Presbyterian Office of Public Witness lining up support for the PLANET Act

Washington office stands against opening the door to nuclear explosives testing

by Darla Carter | Presbyterian News Service


Aug. 6 and 9 will mark the 75th anniversary of the U.S. bombings of Hiroshima and Nagasaki. (Photo by Thomas Goetz)

LOUISVILLE — With the 75th anniversary of the U.S. bombings of Nagasaki and Hiroshima drawing near, the Washington office of the Presbyterian Church (U.S.A.) is drumming up support for legislation to keep the testing of nuclear explosives a thing of the past.

The Office of Public Witness (OPW) wants members of the public to urge their U.S. senators to co-sponsor and vote for the Preserving Leadership Against Nuclear Explosives Testing (PLANET) Act, introduced by Senator Ed Markey, a Massachusetts Democrat.

The act would block funds from being used for nuclear testing and prevent the administration of President Donald Trump from causing what OPW refers to as “a global return to testing.”

OPW issued an Action Alert after a report that the Trump administration is considering ending a moratorium on such testing.

“Renewing testing could cause other nations to feel threatened, aggravate our allies, and potentially open the door to another destructive arms race,” OPW notes. “The only country that has conducted nuclear tests this century is North Korea.”

The 75th anniversary of the U.S. bombings of Hiroshima and Nagasaki ­— coming up on Aug. 6 and 9 — will serve as a somber reminder of the devastation that nuclear explosives can cause, from immediate death to side effects such as cancer.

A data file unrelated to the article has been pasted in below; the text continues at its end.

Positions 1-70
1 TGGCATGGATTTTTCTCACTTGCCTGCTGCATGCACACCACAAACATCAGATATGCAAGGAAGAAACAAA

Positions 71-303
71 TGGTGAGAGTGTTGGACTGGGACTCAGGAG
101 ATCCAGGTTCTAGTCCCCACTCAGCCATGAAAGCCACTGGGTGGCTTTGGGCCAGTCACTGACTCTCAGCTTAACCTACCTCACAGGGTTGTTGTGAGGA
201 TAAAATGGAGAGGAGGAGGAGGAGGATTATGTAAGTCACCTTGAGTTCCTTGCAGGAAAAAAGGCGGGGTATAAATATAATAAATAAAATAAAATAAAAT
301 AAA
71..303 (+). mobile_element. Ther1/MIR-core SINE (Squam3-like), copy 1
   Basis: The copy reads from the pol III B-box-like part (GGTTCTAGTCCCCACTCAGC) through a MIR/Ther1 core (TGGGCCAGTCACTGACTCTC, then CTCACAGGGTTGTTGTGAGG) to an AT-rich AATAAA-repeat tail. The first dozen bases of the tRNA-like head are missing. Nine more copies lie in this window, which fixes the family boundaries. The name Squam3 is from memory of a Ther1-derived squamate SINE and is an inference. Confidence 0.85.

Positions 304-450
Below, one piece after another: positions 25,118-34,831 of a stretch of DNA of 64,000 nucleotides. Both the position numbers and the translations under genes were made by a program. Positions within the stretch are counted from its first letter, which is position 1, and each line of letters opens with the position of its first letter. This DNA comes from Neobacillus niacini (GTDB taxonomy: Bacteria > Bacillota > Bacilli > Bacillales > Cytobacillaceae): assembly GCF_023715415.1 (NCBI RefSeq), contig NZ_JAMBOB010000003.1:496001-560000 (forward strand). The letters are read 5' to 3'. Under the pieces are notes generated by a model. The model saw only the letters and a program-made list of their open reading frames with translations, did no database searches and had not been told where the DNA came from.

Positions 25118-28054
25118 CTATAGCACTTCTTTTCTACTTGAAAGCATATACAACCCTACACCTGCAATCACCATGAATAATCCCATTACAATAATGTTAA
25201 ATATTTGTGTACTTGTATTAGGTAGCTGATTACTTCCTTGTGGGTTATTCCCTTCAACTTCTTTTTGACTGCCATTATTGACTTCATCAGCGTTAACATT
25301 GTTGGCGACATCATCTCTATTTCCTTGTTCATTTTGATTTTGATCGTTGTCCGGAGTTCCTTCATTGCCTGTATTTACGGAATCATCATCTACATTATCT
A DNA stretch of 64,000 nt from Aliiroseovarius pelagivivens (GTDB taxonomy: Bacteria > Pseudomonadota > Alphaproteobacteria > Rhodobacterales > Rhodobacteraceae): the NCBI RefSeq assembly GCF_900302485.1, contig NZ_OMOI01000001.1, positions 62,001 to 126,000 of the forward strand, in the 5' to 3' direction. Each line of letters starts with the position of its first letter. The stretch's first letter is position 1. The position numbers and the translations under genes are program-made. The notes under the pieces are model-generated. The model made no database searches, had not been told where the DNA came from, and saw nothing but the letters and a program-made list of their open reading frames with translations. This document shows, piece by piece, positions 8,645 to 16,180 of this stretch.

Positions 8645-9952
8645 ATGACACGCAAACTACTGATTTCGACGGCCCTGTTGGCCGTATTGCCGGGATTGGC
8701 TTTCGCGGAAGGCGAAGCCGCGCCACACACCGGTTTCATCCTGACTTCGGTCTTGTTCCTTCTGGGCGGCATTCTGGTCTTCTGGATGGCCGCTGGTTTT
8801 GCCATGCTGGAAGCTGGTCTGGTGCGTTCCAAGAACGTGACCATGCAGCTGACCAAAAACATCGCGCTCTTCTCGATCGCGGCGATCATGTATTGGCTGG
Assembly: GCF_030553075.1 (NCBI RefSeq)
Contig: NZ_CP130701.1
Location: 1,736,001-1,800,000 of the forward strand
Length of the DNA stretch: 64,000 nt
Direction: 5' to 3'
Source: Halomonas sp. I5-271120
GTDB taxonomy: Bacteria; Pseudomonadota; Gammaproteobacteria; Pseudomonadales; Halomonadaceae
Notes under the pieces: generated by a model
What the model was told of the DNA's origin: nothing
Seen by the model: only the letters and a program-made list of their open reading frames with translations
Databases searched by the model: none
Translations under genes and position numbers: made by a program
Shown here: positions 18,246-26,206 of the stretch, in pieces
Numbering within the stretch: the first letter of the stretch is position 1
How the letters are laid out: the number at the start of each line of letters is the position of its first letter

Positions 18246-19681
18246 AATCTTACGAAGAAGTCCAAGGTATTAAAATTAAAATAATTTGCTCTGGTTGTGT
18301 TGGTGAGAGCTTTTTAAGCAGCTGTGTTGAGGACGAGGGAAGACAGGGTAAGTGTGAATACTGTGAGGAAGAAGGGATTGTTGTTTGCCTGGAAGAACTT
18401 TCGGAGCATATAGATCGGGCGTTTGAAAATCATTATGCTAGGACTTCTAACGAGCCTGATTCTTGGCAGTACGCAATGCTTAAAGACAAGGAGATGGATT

The Encyclopaedia Britannica describes the attacks this way: “On August 6, 1945, an atomic bomb carried from Tinian Island in the Marianas in a specially equipped B-29 was dropped on Hiroshima, at the southern end of Honshu. The combined heat and blast pulverized everything in the explosion’s immediate vicinity, generated fires that burned almost 4.4 square miles completely out, and immediately killed some 70,000 people (the death toll passed 100,000 by the end of the year). A second bomb, dropped on Nagasaki on August 9, killed between 35,000 and 40,000 people, injured a like number, and devastated 1.8 square miles.”

The International Campaign to Abolish Nuclear Weapons (ICAN) notes that, “In Hiroshima and Nagasaki, most victims died without any care to ease their suffering” and “some of those who entered the cities after the bombings to provide assistance also died from the radiation.”

Despite the human toll of those bombings in Japan, the United States conducted more than 1,000 nuclear tests from 1945-1992 while involved in an arms race with the Soviet Union, according to OPW.

“Nuclear tests endanger the health of humans and threaten God’s Creation,” according to the Action Alert.

The Washington office also noted that the 223rd General Assembly (2018) called upon the PC(USA) to “renounce any policy that threatens the death of millions of God’s children in any land with a single command and a single warhead.”

OPW is asking churches to commemorate the bombings of Nagasaki and Hiroshima with sermons or prayers or in other ways, such as reading stories from survivors.

To find the action alert, go here.

The Office of Public Witness is one of the Compassion, Peace & Justice ministries of the Presbyterian Mission Agency.

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